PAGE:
Once the final sanding of all of the pieces had been completed and the miters had been test fit, it was time to make the last component. As I’m sure you’ve guessed by now, I’ve been building a floor lamp, and a base is necessary to anchor the stainless steel rod that will run through the center and house the wiring. There wasn’t much magic involved in making this base other than deciding on a shape and determining the angle of the edges. With the last part complete, it was time to move onto assembly and finishing.
A maker can either ruin an otherwise nice piece, or elevate it from good to great depending on their attention to finishing. I’m not sure if it’s because the shape of this lamp reminds me of a damigiana bottle, or I’ve been bombarded for too long by ads for The Green Hornet and Green Lantern movies, but from the beginning I’ve imagined this piece as being a very dark green. I don’t like the idea of painting any of my pieces because it conceals the grain and detail too much, but I’ve experimented with dyes from time to time and generally liked the results
Water based dyes raise the grain of the wood substantially when applied, and while this can be dealt with, I prefer to mix dyes with denatured alcohol and lacquer thinner. I tested the dye, along with the intended top coat, on a scrap of ash and adjusted the tint until I found the color that I was after. It would have been very difficult to apply the stain evenly to some sections after assembly, so I dyed the interior side of the parts as well as the base. I produced the shade that I wanted after a few coats, and once the parts were dry the final assembly was completed.
During assembly, the base was screwed into the sides and the holes were filled with tapered ash plugs. Once the glue had dried, I set about paring the plugs flush as well as very top where lamp socket fits. It takes a bit of willpower at this point to slow down because it’s so tempting to sprint towards the finish, but it’s critical to make certain that everything is as it should be prior to applying any finish. During the assembly any glue residue on the piece will become a glaring problem once the finish is applied so this final surface preparation is crucial. After a final inspection, and more light sanding to remove a few errant scratches, I applied the dye to the outside of the piece.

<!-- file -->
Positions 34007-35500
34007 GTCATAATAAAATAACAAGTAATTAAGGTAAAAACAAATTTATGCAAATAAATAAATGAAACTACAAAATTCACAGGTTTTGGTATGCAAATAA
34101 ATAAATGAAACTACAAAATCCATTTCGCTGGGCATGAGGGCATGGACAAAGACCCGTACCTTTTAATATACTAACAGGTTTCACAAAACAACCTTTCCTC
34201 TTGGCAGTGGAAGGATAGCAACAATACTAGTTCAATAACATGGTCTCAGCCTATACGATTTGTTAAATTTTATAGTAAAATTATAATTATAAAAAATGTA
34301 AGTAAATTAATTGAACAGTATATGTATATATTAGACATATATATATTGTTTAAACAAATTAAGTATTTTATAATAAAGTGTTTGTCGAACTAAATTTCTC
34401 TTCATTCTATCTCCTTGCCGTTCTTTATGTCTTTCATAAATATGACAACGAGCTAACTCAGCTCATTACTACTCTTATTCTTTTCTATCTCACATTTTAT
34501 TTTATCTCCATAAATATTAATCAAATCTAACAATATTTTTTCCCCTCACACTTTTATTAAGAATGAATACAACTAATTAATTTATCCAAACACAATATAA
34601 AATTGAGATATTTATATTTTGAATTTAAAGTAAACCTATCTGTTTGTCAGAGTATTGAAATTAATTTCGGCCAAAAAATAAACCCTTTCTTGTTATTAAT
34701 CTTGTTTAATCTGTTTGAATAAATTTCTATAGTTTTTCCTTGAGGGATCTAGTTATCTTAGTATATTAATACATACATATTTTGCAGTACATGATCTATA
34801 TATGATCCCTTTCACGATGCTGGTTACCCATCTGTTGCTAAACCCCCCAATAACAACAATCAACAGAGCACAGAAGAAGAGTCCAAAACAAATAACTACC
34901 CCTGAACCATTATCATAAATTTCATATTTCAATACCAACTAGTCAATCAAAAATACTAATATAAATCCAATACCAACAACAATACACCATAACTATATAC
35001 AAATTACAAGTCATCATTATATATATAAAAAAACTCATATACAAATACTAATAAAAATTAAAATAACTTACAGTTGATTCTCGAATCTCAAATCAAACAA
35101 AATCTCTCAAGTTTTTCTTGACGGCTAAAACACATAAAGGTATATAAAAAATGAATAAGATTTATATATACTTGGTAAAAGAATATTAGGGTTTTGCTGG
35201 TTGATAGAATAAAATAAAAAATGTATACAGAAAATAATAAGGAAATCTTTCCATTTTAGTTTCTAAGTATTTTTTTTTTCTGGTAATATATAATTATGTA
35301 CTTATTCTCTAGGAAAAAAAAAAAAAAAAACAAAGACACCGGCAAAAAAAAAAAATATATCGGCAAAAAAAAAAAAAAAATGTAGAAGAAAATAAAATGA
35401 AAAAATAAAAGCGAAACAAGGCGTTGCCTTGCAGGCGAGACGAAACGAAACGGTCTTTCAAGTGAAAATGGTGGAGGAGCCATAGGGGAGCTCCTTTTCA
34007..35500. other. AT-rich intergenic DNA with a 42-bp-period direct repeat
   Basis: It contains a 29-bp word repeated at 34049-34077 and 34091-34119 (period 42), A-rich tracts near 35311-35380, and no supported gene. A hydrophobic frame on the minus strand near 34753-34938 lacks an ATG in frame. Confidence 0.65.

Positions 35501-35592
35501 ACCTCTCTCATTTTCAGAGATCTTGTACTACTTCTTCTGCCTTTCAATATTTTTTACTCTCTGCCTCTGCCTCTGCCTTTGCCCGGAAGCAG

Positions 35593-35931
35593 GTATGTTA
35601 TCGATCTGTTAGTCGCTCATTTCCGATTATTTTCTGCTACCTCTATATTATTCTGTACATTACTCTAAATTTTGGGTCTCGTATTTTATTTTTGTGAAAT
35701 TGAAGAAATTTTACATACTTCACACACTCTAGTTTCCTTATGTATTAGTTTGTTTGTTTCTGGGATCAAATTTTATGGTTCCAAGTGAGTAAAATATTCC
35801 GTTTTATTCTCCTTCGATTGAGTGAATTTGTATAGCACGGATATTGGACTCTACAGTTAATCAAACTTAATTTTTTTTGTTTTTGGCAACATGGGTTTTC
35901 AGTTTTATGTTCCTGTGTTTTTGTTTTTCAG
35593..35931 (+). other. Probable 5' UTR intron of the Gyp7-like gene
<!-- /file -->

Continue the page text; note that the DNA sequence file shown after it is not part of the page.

Even though the dye was not water based, after a few coats the surface felt a little fuzzy, so I knocked back the grain with a very light pass of high grit paper and applied one last coat. Once the dye had dried I made one last ultralight pass with high grit paper and sprayed on a few coats of water based satin polyurethane to complete the finish.
If you’ve been following this entire series as I’ve plodded along, thanks for your patience. This afternoon I’ll be setting up the lighting equipment and taking photos of the finished pieces for the final installment. I mentioned very early on that I had an idea for a variation, and in truth I’ve been building it in parallel with this one. I’ll unveil that one as well in the final installment.
As always, thanks for reading.